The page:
Virginia Lottery retailers refuse to sell tickets to draw attention to skill games amendment

Home » Virginia Lottery retailers refuse to sell tickets to draw attention to skill games amendment

Amendment would effectively prohibit most small businesses from having skill games in stores


Includes video report


By Kate Northrop


Hundreds of Virginia Lottery retailers across the state participated in a boycott of ticket sales on Monday to protest an amendment to a bill that regulates skill games.


Virginia lottery players may have had difficulty buying tickets Monday, since hundreds of licensed Virginia Lottery retailers halted ticket sales to voice their frustrations with the government’s increased regulations on skill games in the state.


For many convenience stores, inflation, rising costs, and competition from nearby small businesses and big chain stores alike mean that lottery ticket sales are crucial to keep bringing customers in. However, several store owners said earlier this week, skill games make up a decent chunk of revenue and help keep their doors open.


Now, with amendments to Senate Bill 212 that further regulate the sale of skill games, retailers are coming together to voice their frustrations that make it nearly impossible to house skill game machines in-store and therefore take away a substantial source of income.


The Virginia Merchants and Amusement Coalition (VA MAC) called on “Governor Youngkin and members of the General Assembly to reverse the Governor’s amendments and keep the original version of SB 212, the skill game regulation bill, in place.”


Amendments to the bill, which were issued in a notice from the Office of Attorney General on Oct. 13, 2023, include a 35% tax rate for businesses that operate skill games. It also bans skill games within a half-mile of a casino or other gaming establishment, as well as gaming machines within a half-mile of any daycare, school, and place of worship. Cities and counties can also individually vote to ban the machines.


“This additional revenue is very helpful for small businesses like mine,” Krunel Patel, the owner of a convenience store in Varina, told WTVR CBS 6. “It’s going to hurt a lot of stores. It is going to take away a chunk of stores — literally, like, a majority of the stores in the state of Virginia — and they won’t be able to compete and survive.”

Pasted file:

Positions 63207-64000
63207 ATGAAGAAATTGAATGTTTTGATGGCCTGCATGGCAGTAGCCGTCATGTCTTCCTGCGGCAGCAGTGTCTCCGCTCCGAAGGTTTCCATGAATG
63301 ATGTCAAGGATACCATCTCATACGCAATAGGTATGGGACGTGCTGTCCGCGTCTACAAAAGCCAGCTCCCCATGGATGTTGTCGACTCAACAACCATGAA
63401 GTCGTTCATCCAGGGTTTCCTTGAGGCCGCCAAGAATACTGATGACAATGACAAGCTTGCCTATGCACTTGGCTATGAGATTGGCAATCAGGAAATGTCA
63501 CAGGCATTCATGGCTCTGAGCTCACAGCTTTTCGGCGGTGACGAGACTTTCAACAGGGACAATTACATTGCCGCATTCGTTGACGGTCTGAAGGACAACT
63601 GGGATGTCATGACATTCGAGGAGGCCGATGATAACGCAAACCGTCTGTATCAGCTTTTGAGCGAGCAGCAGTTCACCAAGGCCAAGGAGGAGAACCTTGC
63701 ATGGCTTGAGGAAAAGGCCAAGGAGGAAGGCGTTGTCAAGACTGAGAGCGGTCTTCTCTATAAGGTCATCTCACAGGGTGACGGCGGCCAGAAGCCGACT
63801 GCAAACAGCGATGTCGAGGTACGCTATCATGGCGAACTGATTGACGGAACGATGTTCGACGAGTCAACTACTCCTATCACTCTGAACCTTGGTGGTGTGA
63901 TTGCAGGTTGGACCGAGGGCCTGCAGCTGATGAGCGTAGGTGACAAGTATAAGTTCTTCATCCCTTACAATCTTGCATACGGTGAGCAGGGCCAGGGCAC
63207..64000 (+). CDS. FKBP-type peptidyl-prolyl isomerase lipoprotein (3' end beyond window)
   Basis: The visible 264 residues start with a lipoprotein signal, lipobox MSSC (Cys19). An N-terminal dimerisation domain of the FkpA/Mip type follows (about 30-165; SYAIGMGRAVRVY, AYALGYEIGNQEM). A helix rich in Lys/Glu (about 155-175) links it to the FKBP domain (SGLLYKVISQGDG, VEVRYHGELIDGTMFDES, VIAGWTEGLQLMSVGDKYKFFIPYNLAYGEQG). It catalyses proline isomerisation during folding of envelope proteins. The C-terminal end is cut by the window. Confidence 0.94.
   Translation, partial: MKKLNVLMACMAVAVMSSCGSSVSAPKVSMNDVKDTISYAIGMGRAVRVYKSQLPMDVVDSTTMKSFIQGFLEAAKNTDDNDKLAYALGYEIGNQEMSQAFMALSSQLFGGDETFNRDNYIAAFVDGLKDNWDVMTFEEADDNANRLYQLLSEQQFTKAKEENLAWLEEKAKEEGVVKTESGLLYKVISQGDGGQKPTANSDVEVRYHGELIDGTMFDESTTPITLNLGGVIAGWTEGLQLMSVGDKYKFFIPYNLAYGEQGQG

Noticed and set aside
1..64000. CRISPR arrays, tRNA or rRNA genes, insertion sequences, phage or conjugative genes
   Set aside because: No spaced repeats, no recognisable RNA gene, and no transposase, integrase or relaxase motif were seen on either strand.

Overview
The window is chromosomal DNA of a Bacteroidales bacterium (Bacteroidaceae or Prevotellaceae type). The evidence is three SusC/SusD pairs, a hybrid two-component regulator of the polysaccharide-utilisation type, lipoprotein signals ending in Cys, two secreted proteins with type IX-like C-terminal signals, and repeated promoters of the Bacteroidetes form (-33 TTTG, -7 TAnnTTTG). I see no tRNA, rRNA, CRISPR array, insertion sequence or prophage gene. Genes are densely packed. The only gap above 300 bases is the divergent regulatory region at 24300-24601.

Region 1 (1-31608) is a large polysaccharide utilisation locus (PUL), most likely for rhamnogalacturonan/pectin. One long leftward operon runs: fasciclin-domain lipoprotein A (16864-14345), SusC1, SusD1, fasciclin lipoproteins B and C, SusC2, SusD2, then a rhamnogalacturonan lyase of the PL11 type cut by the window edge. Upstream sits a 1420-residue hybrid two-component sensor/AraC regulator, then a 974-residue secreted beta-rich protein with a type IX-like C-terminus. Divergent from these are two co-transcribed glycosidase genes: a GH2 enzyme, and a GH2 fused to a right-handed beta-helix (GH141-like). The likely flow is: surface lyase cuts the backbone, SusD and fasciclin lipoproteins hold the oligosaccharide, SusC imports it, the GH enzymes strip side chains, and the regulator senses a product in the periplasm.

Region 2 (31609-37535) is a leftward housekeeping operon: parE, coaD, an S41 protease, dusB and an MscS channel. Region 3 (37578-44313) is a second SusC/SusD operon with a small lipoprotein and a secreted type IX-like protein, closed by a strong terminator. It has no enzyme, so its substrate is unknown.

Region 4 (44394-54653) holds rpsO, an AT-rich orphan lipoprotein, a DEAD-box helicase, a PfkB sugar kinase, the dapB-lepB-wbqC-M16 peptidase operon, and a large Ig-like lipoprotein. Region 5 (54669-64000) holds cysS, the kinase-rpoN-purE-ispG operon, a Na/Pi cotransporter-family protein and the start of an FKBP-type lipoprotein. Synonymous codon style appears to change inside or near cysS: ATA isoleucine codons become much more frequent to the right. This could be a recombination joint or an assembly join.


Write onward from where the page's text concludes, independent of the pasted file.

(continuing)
By shutting off the lottery terminals, retailers participating in the boycott are hoping to demonstrate “the economic impact that the closing of convenience stores will have on the Virginia Lottery and the tax revenue they generate.”


“We want to show how it could impact them if we are not in business,” Patel continued. “I might have to cut back on staff if these machines are not back on. I don’t know what I would do, but I will have to survive somehow. It’s going to be tough, but we will have to fight.”


A spokesperson for Governor Youngkin issued a statement that reads, “The Governor supports small business owners having access to skill games and his proposed legislative amendments, stemming from discussions with a bipartisan group of members and dozens of outside stakeholders, would establish an important regulatory framework, enhance consumer and public safety protections, and grant localities and Virginians a voice.”


However, some customers are voicing their support for skill games and are anxiously awaiting their return, Teresa Lambert, a convenience store cashier, told WSLS 10 News.


“Sales are down, [customers] see that,” Lambert explained. “We have a lot of regulars around here, and they’re anxious for the skill games to come back.”


To her surprise, she did not see any pushback from customers in response to the boycott of ticket sales on Monday.


Not only did stores halt ticket sales on Monday, but some retailers participated in a complete store closure on Tuesday between 3:50 and 4:50 pm, too.


Zahid Hussain, a father of four, owns three gas station convenience stores in the Richmond area. The hour-long store closure that took place on Tuesday is more “symbolic” than anything and is another way to demonstrate the potential for retailers shutting down for good if skill games do not make a return.


While he felt bad for turning lottery players away, he said it’s nothing personal against the Virginia Lottery — he’s merely looking to grab the government’s attention, which owns and operates the Lottery.


“We knocked the door off the Governor’s,” Hussein told WWBT 12 On Your Side. “We request him. We beg him. He didn’t listen.”


Dharmendra Patel, who owns nine convenience stores, stressed to WSLS 10 News that all he wishes for is for the regulations to be reversed and the skill games bill to revert to its original standing.


“At least give us a fair opportunity,” Patel said. “We are not asking to open a mini-casino or game room or anything like that. It came down to a slap on our face with all these amendments that made it impossible to have skill games really anywhere in Virginia.”


VIDEO: Watch the report





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